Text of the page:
Muller was equally moved by Quba’s hospitality and the learning experience. “I came out believing in my discipline, and what we’re doing,” she says. “I think the fundamental shift forward is when you do this work in America—what does it mean for one citizen to go to another citizen? It’s not Ph.D.s going to high school or elementary students. We are equal citizens. We may have different skills and different knowledge that we bring to the table, but we each bring something to the table.”


A couple dozen students are gathered in a circle on the brick plaza by the Fisher Fine Arts Library, exhaling puffs of warm air into the cold. Dr. Carol Muller stands in the center, wearing a pair of tall black boots that she’s just stuffed with scarves for a little extra leg protection. She’s here to demonstrate a South African dance tradition known as gumboot for this undergraduate World Music class.

“Have any of you been to the mines before? A coal mine? A gold mine? It’s a pretty [scary] experience, two to three miles underground. You need to listen to the person who’s calling out instructions,” she shouts. “And that’s what gumboot is doing. I am the boss today and you are my workers, and you need to listen to me. When I say 1, 2, 3, 4, I want to see your legs go.”

Muller starts with a steady four-beat stomp. Then she adds some syncopation. “One! TwoThreeFour. One! TwoThreeFour.” When the boot slapping and leg smacking are added on, things get more complicated. A few students make up their own moves as if to hide the fact that they’re not quite getting the hang of it. Muller goes through it again, performing and reviewing each series of steps with the class before adding the next variation.

“This is not how I learned gumboot dance,” Muller explains. “I had to keep watching and hope I got it right.”

For her own lessons Muller, who is white, crossed illegally into the black townships around the South African city of Durban to study with a team of gumboot dancers led by Blanket Mkhiz. (Blanket was her teacher’s stage name, given for his warm and protective persona.) His protectiveness was essential for Muller, who was studying ethnomusicology at the University of Natal at a time when government crackdowns on black political activity were provoking waves of violence in the townships. If it looked too dangerous on a particular day, Mkhiz would call Muller and tell her not to come. Sometimes she and her research partner would pick up the dancers and sneak them back to the university for practices. “We went in some very dangerous times,” she says.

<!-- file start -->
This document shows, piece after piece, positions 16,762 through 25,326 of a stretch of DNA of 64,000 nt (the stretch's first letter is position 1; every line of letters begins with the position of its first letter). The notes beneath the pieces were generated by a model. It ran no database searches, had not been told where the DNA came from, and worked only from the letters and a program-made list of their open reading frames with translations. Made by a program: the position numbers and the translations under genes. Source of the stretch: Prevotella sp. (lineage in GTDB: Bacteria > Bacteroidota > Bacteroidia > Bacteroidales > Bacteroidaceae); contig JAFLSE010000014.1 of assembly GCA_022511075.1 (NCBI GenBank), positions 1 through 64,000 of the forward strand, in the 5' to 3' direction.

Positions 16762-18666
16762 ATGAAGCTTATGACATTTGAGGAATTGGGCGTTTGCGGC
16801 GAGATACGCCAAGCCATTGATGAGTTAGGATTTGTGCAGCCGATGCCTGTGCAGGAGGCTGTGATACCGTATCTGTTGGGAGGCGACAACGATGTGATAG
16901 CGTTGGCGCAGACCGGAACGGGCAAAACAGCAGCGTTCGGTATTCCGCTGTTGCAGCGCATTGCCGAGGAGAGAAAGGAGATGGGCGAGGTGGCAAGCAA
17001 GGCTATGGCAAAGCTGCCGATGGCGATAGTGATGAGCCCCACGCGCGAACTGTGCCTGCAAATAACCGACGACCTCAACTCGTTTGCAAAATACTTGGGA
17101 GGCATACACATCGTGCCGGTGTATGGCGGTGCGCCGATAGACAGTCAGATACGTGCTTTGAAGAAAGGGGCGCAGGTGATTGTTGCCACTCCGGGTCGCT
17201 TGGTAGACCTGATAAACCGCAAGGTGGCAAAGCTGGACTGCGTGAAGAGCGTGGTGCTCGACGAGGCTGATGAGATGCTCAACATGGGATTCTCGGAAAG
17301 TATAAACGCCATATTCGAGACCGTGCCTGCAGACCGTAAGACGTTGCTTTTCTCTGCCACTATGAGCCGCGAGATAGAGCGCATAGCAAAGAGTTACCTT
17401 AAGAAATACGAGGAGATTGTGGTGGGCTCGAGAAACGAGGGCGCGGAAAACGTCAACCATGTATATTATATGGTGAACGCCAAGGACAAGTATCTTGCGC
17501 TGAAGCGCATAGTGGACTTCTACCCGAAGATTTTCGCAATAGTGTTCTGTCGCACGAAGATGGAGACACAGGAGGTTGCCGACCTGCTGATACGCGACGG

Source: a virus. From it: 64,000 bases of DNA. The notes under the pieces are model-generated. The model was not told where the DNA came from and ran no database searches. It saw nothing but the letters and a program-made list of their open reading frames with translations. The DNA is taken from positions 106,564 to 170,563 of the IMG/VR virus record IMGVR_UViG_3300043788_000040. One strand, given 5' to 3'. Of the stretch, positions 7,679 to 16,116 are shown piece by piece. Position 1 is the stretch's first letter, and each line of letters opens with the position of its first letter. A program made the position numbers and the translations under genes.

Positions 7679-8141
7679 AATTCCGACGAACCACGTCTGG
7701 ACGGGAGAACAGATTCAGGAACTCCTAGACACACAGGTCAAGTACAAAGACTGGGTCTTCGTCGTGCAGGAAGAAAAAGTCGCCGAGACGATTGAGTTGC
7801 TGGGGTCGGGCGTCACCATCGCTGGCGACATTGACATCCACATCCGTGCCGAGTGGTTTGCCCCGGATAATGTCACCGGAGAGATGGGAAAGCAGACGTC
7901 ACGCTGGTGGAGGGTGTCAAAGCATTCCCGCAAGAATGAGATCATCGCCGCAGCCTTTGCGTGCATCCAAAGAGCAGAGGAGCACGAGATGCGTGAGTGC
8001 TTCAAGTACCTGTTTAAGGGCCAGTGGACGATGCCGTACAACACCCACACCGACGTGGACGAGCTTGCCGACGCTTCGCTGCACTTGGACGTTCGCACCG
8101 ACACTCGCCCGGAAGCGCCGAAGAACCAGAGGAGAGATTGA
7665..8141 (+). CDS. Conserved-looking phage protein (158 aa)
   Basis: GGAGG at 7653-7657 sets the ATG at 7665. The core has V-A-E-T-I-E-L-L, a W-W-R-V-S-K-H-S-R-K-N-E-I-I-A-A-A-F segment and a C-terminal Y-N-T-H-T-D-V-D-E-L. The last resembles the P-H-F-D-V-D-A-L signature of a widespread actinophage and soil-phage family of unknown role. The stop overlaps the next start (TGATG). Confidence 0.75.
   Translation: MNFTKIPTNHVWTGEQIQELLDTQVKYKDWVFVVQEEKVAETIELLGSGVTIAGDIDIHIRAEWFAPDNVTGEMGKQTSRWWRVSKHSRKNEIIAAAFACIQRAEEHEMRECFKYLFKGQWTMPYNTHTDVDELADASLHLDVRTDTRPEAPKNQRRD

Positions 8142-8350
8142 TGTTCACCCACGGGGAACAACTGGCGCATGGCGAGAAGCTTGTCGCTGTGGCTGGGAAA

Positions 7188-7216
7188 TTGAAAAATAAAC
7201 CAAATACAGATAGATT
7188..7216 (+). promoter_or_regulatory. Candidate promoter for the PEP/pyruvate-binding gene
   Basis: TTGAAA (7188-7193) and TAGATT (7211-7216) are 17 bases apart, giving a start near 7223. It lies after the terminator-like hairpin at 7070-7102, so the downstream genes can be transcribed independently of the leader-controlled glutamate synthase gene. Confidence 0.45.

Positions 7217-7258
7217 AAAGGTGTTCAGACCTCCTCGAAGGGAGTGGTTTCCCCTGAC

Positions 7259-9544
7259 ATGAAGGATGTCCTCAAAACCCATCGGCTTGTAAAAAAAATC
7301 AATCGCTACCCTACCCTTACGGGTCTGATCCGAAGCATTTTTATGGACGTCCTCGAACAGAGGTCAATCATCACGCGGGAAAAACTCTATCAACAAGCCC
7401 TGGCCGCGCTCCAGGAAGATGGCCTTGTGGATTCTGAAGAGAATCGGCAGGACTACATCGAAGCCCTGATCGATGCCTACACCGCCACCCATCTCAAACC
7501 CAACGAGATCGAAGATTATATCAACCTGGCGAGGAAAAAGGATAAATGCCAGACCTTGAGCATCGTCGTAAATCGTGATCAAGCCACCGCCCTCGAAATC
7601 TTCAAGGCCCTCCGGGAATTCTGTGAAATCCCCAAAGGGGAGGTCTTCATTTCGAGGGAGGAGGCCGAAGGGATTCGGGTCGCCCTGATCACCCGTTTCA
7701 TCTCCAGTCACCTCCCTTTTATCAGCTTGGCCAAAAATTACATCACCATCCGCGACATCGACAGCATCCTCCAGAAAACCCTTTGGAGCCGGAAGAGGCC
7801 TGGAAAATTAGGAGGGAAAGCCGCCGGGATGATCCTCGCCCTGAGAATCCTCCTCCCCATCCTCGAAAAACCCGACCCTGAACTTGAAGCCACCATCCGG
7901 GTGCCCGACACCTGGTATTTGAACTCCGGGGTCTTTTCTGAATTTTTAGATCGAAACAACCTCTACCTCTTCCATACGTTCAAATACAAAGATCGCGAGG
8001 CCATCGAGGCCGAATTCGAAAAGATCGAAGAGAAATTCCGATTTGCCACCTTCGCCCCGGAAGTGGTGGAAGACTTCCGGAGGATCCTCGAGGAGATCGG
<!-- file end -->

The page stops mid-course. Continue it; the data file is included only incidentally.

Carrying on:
Her parents were engaged in their own work in the communities around them, and they rarely talked about the risks they each faced. “You didn’t want anybody really anxious about you. So you just did it,” Muller says. “You’d just say that people live with that kind of [violence] every day.”

While in graduate school at New York University, she entered different townships around Durban to study women’s music and dance performance within a Nazarite religious community, known as the Shembes. It was still a dangerous time in South Africa.

“You would think as a white person, I would be a target, but they looked out for me. I had a Shembe sticker on the back of my car and I wore a prayer gown when I was on the site,” Muller says. The religious community’s members instructed her to keep it on for protection. Muller still had a few brushes with trouble. One day, members of a gang called the Magnificents repeatedly bumped her car while she was waiting to pick up her research assistant. “I drove away, and when I picked her up later, I told her never to be late again.”

After graduate school Muller taught at her alma mater, now named the University of KwaZulu-Natal, where doors began opening to black South Africans who may not have been steeped in music theory, but were good musicians. Her department began a comprehensive project to research and record indigenous music. “These were the performance genres that white people didn’t know about, which had been around for a very long time,” she says. “You suddenly realized there was a lot to be done.”

Muller would also find that to be the case in Philadelphia.

Soon after she came to Penn, she got a call from Dr. Ira Harkavy C’70 Gr’79, the energetically persuasive director of Penn’s Center for Community Partnerships. “We need to meet,” he said. Harkavy was interested in starting a gospel project involving the local community and put Muller in touch with a CCP board member, Winnie Smart-Mapp, who was passionate about gospel music. This contact culminated in several projects involving the West Philadelphia community, which eventually led her to the Quba Institute.

“In the 1990s gospel was the number one leisure activity in the black townships [of South Africa],” Muller says. “You’d have a competition and 700 groups would arrive. But I had no idea about how important Philadelphia was. The African Methodist Episcopal Church, which is the first African American church independent of European control in this country, is housed right here in Philadelphia. This was the first major stop beyond the Mason Dixon Line for freed slaves. It’s an extraordinarily important place.”—S.F.